End of Year Review: France

If 2020 was the year of the French renaissance, then 2021 served as confirmation that Les Bleus are back as a global force.

If 2020 was the year of the French renaissance, then 2021 served as confirmation that Les Bleus are back as a global force.

Silverware remains elusive, a second successive runners-up finish in the Guinness Six Nations was ultimately a disappointment, but there is no question that France are on the rise under Fabien Galthié.

Two years out from a home World Cup, the Stade de France is selling out, the team are running in tries for fun and a record win over New Zealand is perhaps the landmark result for this new staff.

Add to that the fact that this French team is still very young, and blessed with huge depth, and it is a great time to be a France fan.

Guinness Six Nations

A year after Les Bleus finished as runners-up to England, it was a case of déjà-vu, this time Wales the team to edge them to the title.

It all started brilliantly with a thumping 50-10 win in Italy as Antoine Dupont stole the show, setting up four tries and scoring one himself.

A week later and France ended their ten-year wait for a win in Dublin as they edged past Ireland 15-13 as tries from Charles Ollivon and Damian Penaud proved too much for Andy Farrell’s men.

At this stage, France looked like potential Grand Slam contenders, but a Covid-19 outbreak saw their next match against Scotland postponed, before England won a thriller at Twickenham 23-20 thanks to Maro Itoje’s late try, despite brilliant scores from Dupont and Penaud had given France a 17-13 half-time lead.

The Grand Slam hopes were over, but France remained in Championship contention when they denied Wales a clean sweep of their own, Brice Dulin going over with the clock in the red to snatch a 32-30 victory after France had trailed by ten points while a man down heading into the final ten minutes.

That left them needing a bonus-point success with a 20-point margin of victory over Scotland in their rearranged fixture to wrap up the title, but in the damp conditions at the Stade de France, that was never really on the cards. Instead, it was Duhan van der Merwe’s last-gasp try that gave Scotland a first win in Paris for more than two decades, 27-23.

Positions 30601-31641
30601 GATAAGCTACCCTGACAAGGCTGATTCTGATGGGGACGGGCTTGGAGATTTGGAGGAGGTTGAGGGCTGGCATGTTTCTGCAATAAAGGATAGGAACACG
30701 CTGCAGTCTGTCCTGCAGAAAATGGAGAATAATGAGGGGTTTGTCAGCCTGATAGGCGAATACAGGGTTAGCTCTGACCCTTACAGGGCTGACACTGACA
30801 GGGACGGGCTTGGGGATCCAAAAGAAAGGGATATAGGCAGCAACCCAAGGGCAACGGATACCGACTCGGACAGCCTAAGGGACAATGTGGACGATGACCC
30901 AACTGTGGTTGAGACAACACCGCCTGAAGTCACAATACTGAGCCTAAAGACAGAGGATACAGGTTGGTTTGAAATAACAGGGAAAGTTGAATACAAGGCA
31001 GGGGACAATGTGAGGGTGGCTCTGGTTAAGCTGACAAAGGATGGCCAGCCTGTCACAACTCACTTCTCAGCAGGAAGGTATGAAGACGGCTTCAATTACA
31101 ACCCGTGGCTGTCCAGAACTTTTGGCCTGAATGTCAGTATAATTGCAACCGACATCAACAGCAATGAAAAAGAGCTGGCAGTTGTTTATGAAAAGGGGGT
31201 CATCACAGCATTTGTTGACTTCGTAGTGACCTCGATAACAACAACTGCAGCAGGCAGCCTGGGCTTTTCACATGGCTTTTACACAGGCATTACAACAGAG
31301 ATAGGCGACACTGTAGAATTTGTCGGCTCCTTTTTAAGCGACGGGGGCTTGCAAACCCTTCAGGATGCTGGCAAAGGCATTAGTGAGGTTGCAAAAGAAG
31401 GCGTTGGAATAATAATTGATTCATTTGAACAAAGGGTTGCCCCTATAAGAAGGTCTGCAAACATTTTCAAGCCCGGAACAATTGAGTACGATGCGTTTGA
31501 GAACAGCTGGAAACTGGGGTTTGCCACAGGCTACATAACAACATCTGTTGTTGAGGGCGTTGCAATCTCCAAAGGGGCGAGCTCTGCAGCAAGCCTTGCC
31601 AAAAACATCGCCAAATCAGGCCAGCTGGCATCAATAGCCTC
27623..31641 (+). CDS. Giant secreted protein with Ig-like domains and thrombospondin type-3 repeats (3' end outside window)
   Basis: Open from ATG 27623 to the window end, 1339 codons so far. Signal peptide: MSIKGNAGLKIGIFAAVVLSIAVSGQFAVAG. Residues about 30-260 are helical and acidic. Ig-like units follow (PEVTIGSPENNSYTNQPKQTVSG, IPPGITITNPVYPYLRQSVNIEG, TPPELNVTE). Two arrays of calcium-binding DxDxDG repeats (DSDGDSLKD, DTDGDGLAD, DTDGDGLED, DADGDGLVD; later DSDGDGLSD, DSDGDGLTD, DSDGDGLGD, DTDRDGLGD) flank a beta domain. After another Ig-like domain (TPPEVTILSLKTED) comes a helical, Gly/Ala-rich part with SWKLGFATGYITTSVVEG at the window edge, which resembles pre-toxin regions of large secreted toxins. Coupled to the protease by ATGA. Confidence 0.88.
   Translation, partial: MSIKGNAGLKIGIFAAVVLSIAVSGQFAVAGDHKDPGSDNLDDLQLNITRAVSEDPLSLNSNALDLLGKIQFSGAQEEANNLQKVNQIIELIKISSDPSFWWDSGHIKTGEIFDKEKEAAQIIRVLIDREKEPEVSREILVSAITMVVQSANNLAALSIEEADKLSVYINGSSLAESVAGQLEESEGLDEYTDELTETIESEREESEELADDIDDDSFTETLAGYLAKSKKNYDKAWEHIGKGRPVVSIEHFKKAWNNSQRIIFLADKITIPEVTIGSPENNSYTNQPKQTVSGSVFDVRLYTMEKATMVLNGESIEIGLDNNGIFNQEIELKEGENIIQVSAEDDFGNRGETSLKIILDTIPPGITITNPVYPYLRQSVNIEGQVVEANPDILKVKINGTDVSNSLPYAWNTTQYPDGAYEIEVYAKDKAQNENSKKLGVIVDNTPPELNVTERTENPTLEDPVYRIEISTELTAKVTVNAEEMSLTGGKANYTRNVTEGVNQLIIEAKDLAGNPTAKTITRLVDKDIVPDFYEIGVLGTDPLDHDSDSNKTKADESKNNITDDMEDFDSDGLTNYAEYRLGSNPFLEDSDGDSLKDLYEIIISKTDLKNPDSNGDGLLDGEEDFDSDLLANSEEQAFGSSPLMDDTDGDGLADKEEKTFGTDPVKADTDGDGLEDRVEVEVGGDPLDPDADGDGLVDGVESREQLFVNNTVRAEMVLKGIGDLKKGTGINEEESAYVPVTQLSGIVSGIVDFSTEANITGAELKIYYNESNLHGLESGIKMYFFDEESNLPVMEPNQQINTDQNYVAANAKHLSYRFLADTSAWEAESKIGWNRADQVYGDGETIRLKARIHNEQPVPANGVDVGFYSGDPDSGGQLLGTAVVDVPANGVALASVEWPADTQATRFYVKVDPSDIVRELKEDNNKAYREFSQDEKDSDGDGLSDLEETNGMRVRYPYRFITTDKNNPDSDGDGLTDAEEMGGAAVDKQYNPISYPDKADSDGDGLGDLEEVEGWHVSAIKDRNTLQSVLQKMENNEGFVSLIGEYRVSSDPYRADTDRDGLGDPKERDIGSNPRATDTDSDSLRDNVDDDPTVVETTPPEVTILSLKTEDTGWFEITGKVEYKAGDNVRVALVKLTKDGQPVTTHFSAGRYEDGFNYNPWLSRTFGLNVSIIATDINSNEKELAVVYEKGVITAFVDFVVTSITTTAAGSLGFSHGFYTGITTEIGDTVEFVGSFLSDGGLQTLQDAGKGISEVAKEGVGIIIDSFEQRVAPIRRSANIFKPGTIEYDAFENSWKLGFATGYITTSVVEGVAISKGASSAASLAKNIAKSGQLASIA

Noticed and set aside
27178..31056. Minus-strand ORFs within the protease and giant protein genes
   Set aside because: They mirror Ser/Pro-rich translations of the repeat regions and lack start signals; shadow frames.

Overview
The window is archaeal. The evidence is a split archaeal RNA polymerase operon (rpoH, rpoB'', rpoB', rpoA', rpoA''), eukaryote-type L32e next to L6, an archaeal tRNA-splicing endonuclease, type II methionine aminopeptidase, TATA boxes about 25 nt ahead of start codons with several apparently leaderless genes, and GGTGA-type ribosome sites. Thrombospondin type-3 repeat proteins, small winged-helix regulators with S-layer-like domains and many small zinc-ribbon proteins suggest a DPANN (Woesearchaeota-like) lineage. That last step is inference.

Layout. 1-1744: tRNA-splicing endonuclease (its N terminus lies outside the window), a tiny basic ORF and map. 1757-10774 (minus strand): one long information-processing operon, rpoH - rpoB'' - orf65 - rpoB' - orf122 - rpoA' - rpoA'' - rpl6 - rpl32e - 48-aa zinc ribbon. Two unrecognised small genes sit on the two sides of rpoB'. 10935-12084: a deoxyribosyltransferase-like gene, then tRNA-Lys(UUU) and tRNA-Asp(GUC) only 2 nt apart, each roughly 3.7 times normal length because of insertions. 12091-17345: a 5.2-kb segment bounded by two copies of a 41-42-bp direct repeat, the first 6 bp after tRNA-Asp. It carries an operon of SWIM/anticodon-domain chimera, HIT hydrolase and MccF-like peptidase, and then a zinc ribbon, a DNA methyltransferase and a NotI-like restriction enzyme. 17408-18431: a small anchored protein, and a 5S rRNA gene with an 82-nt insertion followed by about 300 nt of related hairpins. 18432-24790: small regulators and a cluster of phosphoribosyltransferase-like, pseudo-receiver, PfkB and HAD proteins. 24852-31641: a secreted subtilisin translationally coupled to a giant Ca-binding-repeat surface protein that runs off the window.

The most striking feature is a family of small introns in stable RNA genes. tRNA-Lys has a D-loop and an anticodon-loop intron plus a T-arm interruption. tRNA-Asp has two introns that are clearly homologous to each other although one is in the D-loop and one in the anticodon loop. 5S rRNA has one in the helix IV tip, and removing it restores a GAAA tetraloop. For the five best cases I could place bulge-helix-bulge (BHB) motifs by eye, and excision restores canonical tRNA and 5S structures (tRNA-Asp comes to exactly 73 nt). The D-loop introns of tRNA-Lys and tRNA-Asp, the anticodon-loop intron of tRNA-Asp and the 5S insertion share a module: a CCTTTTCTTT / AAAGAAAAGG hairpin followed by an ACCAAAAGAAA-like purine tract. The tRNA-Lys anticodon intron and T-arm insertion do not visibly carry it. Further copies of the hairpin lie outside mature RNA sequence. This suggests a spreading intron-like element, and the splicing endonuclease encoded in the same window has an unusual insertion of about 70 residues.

Still, France finished second overall, as they had in the 2020 Championship and the Autumn Nations Cup.

Summer Tour

France travelled to Australia in June with a much-changed squad. The Top 14 finalists were not available for the tour, meaning no players from Toulouse or La Rochelle – the likes of Dupont, Romain Ntamack and Grégory Alldritt.

In addition, Galthié made the decision to rest some of his most experienced players so in all 12 of the players who had started the final game of the Guinness Six Nations were absent.

Anthony Jelonch led a fresh-faced squad for a three-Test series against the Wallabies in which all three matches went down to the wire.

Despite low expectations and with six debutants, France led for most of the first Test thanks to Gabin Villière’s double. In fact they had possession of the ball and the lead with the clock in the red but could not get it off the field of play, leading to Australia regathering and eventually earning the penalty that Noah Lolesio converted to win 23-21.

It seemed like history would repeat itself six days later as Australia overcame another deficit to take the lead late on, but this time France had the final say, the impressive Melvyn Jaminet slotting a penalty to earn a 28-26 success.

However, it was Australia who emerged with the series victory, thanks once again to a late Lolesio penalty to swing a 33-30 win, despite Marika Koroibete’s early red card. France scored three tries including a beautiful long-range team score finished off by Pierre-Louis Barassi but fell just short in the end.